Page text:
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James Skinner

'All the guy did was punch out at a man molesting a woman which was the most
natural thing to do!’

Juan Luis Garzon, the proprietor of a small catering business in Pontevedra, north-western Spain, on entering his premises one autumn morning, heard screams emanating from the inside of one of the offices. He dropped his briefcase and rushed to where the sound was coming from only to find one of his female employees being sexually molested by another male member of his staff. Without giving it a second thought, he lashed out with a hard right at the aggressor’s jaw knocking him down onto the floor. Two front teeth were later found under a desk at the opposite end of the office.

Weeks later, Juan Luis was being sentenced to 9 months imprisonment for the use of ‘excessive force’ in averting an unconsumed criminal act.

Part of the actual phrasing of the sentence was as follows: ‘it has not been proven that a defensive act of such intensive excess was necessary’. The tribunal added insult to injury by suggesting that the aggressor had not considered a more lenient method of avoiding the assault such as ‘pulling at his shirt’ or ‘dissuading him through some form of verbal warning’.

‘Once again it is brought to light that attacks on women are minimized in court’, said Mabel Perez, member of a Galician woman’s movement called ‘Women’s Voices’. ‘All the guy did was punch out at a man molesting a woman which was the most natural thing to do!’ she added. ‘This type of sentence will only deter others from coming to the aid of women in distress’, said Dolores de Ozamiz, member of ‘Progressive Women’, another feminist movement in Spain. Both agreed that the social implications of the sentence could add to further distrust of the Spanish judicial system where female aggression is concerned.

It is a known fact that ever since the concern for women’s rights was brought to the fore in the 18th Century as laid out in Mary Wollstonecraft’s works, ‘A vindication of the Rights of Woman’, published in England in 1792, the Feminist Movement has grown from strength to strength. Suffragettes aside, the stereotype female during the early part of the 20th century has gradually been eroded. A more modern, equal, stern, and almost dictatorial defender of every conceivable right available to her sex has replaced her. Women in today’s modern society work, play, suffer and cry alongside their male equals in every walk of life. Nevertheless, aggression towards women by the opposite sex is still a major problem.

Simone de Beauviour, in her book ‘The second sex’, suggested that women’s liberation would equally affect men and that life would be rosy all round. However, it wasn’t until Betty Friedan founded the National Organization for Women in the USA that necessary reforms in the law were eventually produced to make way for the equality of women in modern society. Although western society males began, reluctantly, to accept the changes, acts of violence against women continued at an alarming rate. A great deal was related to the very reasons established by the law in the equal rights of women. Many males could not fathom a free woman, practising medicine, running a corporation, deciding on her future maternity or even burning the candle at both ends. Violence was bound to erupt.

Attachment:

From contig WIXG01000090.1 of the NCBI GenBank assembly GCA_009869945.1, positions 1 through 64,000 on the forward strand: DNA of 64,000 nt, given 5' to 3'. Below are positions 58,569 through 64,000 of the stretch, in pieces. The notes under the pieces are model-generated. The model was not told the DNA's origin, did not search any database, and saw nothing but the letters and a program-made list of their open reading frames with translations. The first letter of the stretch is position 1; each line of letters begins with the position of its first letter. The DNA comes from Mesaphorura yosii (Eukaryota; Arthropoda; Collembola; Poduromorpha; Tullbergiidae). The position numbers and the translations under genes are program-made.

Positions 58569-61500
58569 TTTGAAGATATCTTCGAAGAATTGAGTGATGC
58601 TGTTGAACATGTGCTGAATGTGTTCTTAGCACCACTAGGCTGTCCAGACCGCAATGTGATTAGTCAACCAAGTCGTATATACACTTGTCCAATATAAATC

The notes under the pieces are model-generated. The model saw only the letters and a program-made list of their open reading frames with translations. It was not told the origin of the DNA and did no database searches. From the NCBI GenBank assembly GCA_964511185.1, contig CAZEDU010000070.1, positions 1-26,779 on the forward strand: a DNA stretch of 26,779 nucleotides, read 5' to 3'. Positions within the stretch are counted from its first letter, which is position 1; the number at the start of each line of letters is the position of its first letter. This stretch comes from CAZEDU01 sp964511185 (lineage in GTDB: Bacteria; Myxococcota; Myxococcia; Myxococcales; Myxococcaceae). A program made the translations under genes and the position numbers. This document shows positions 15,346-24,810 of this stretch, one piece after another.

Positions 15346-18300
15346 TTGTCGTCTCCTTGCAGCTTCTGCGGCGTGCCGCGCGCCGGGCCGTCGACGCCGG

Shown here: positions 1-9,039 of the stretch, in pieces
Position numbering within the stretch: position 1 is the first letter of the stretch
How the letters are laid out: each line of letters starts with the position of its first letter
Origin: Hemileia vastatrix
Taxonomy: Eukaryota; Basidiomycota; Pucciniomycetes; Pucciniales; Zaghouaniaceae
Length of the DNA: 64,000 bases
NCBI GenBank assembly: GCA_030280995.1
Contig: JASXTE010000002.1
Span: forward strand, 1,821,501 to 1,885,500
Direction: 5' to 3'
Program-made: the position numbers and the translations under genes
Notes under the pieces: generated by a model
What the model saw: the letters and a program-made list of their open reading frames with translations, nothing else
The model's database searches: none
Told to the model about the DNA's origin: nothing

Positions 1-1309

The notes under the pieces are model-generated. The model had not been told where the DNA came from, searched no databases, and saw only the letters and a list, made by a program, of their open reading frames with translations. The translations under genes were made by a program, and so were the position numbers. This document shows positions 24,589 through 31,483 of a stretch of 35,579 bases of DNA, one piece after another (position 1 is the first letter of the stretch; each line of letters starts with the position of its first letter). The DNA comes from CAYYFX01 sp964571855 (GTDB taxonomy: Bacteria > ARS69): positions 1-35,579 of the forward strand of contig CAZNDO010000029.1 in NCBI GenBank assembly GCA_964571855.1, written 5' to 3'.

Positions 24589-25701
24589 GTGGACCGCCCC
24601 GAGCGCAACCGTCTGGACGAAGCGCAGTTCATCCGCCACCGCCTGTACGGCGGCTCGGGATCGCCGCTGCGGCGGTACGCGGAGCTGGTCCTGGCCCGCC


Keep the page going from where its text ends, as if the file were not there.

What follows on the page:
On the other hand, women have also grown aggressive but in a different manner. They have learned to live on their own, not depend on a male for support or even fatherhood. Many have opted to ignore men altogether. Artificial insemination can lead them to motherhood without even knowing, let alone feeling the father of the future off spring. Has the pendulum swung so far in the other direction, that males now feel threatened and revert to vengeance sometimes in the form of violence? Have some males interpreted this women’s liberation as a passport to free sex with whomever they please thus increasing the statistics of sexual assault, hence the case before the judges in Spain?

But let us reflect for a minute. In this particular case, the Spanish court was defending the sexual aggressor, the very perpetrator of so many other types of assault on women and not the defender of female justice, the kind of male, chivalrous and defensive, that would be accepted into the realms of the Feminist Movement. As Dolores of Ozamiz stated after the court hearing: ‘although the court recognised a certain existence of sexual aggression being committed, no case was opened against the supposed aggressor’. So where does sexual assault on women stand in the name of the law if a bystander is not permitted defend the victim in distress?

The tragedy of this particular case is that it has opened up Pandora’s box as to what is considered an act of defence as opposed to an act of aggression between male and female. Two drunks in a bar can beat each other’s brains out and both would probably receive a fine and a caution, yet a sober, honest, workingman is jailed because, in eyes of the law, he ‘started’ the brawl in the first place.

Juan Luis is taking his case to the Supreme Court of Spain. He insists - feminists take note - that he would not hesitate to come to his employee’s defence again should she be attacked. ‘It would not be right to see someone being attacked and to just turn a blind eye’, he added. The whole case, however, has drained his bank balance and he is now concerned about his future financial situation. So much for justice.

© James Skinner. 2001. email:

James Skinner is our Spanish Correspondent and has just completed a screenplay on the Falklands conflict.

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